Oscar PETERSON – Oscar Peterson Trio + One Clark TERRY 1964

Oscar PETERSON – Oscar Peterson Trio + One Clark TERRY 1964
2007 Issue.

Jazz

Some guest soloists get overshadowed by Oscar Peterson’s technical prowess, while others meet him halfway with fireworks of their own; trumpeter Clark Terry lands in the latter camp on this fine 1964 session. With drummer Ed Thigpen and bassist Ray Brown providing solid support, the two soloists come off as intimate friends over the course of the album’s ten ballad and blues numbers. And while Peterson shows myriad moods, from Ellington’s impressionism on slow cuts like “They Didn’t Believe Me” to fleet, single-line madness on his own “Squeaky’s Blues,” Terry goes in for blues and the blowzy on originals like “Mumbles” and “Incoherent Blues”; the trumpeter even airs out some of his singularly rambling and wonderful scat singing in the process. Other highlights include the rarely covered ballad “Jim” and the even more obscure “Brotherhood of Man” from the Broadway musical How to Succeed in Business Without Really Trying. A very engaging and enjoyable disc.
By Stephen Cook, All Music Guide.
**
I knew that this priceless session had recently seen a domestic reissue, but try as I might I couldn’t do better than scare up previous, pricey oop editions, Japanese imports, the other session with Oscar and Clark Terry (perhaps equally worthy, but I wanted the “Mumbles” date for a grand child). Whatever’s awry with Amazon’s search protocol, if you’ve found this page, that’s half the battle. Amazon’s One-Click purchase system makes the rest a piece of cake.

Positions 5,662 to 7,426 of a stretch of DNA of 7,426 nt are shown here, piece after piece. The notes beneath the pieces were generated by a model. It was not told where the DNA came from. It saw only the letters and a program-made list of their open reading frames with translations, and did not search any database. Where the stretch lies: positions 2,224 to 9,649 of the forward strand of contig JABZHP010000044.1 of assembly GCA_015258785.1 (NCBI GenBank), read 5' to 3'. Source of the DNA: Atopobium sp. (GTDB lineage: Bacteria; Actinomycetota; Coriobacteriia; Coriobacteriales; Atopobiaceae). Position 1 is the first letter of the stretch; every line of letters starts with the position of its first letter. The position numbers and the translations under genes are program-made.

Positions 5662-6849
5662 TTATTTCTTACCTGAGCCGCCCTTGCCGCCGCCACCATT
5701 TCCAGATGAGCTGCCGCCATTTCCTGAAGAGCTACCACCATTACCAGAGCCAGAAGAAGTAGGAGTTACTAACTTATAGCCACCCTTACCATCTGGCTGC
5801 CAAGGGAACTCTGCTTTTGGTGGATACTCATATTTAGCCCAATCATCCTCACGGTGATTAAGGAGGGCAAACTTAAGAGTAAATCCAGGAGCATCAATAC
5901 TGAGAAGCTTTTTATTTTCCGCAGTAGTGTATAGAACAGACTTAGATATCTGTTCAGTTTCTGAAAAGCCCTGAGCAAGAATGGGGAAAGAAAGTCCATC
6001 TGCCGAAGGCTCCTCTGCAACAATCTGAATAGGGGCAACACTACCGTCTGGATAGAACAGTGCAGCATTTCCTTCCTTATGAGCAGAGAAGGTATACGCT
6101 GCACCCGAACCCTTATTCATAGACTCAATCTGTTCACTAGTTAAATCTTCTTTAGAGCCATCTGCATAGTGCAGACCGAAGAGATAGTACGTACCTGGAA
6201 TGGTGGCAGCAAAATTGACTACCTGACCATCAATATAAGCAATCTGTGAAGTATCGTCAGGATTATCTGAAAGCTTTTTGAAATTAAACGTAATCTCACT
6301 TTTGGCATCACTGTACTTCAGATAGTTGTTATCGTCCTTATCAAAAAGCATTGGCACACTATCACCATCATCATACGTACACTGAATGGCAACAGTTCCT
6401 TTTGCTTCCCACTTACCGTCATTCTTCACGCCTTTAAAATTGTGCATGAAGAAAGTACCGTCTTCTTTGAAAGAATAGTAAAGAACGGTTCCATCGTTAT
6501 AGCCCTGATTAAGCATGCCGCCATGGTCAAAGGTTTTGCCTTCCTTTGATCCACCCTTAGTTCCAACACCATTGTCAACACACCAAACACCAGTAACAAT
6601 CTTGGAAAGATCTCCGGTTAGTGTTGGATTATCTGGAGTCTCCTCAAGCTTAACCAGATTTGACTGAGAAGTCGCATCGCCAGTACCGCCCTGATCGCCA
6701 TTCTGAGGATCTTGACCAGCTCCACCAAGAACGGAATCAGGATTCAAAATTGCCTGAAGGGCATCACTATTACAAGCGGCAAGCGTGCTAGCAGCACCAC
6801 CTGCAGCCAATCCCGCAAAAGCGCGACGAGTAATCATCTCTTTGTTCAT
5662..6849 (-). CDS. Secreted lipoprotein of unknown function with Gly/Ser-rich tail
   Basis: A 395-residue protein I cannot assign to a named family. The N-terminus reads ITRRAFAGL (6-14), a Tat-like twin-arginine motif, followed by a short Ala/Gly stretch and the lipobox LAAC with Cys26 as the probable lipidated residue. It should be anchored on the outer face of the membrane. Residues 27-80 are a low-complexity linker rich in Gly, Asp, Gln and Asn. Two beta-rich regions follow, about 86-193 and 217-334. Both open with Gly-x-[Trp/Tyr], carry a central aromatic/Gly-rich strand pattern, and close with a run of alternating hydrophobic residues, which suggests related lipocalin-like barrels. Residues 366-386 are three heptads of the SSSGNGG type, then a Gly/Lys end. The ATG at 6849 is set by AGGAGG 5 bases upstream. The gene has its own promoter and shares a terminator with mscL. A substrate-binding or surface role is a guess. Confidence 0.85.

The session is worth owning even though these musicians are so familiar to most listeners by now the proceedings are pretty much as expected. On the other hand, I had assumed Oscar would be in his “quiet and deferential” mode, taking it as easy on Clark as possible. Forget that. Clark takes the initiative and motivates the trio to match him stride for rollicking stride. Oscar is not simply doing his Verve “house pianist” thing for Norman Granz but is fully engaged in the humor, good spirits, and downright swinging earthiness of the proceedings. And no question that Ray Brown and Ed Thigpen are having an equally good time.

Definitely one of Oscar’s better studio albums as an accompanist and a session that kids of all ages deserve to hear. C.T. is equally communicative on the horn (sometimes two of them) as well as his “mumbles mode,” and besides playing pretty fair piano, Oscar himself is, as usual, prone to his own non-musical vocalizations.

(Minor quibble: the documentation with this edition–mine, at least–is spartan, to say the least. This meeting deserves far better–a description of the pre-recording circumstances as well as the session itself and perhaps even some after-history of this foursome.)
By  Samuel Chell.
**
Piano- Oscar Peterson
Trumpet, Flugelhorn- Clark Terry
Bass- Ray Brown
Drums- Ed Thigpen
**
01. Brotherhood Of Man (3:34)
02. Jim (2:59)
03. Blues For Smedley (6:53)
04. Roundalay (3:54)
05. Mumbles (2:01)
06. Mack The Knife (5:16)
07. They Didn’t Believe Me (4:18)
08. Squeaky’s Blues (3:27)
09. I Want A Little Girl (5:08)
10. Incoherent Blues (2:41)
**


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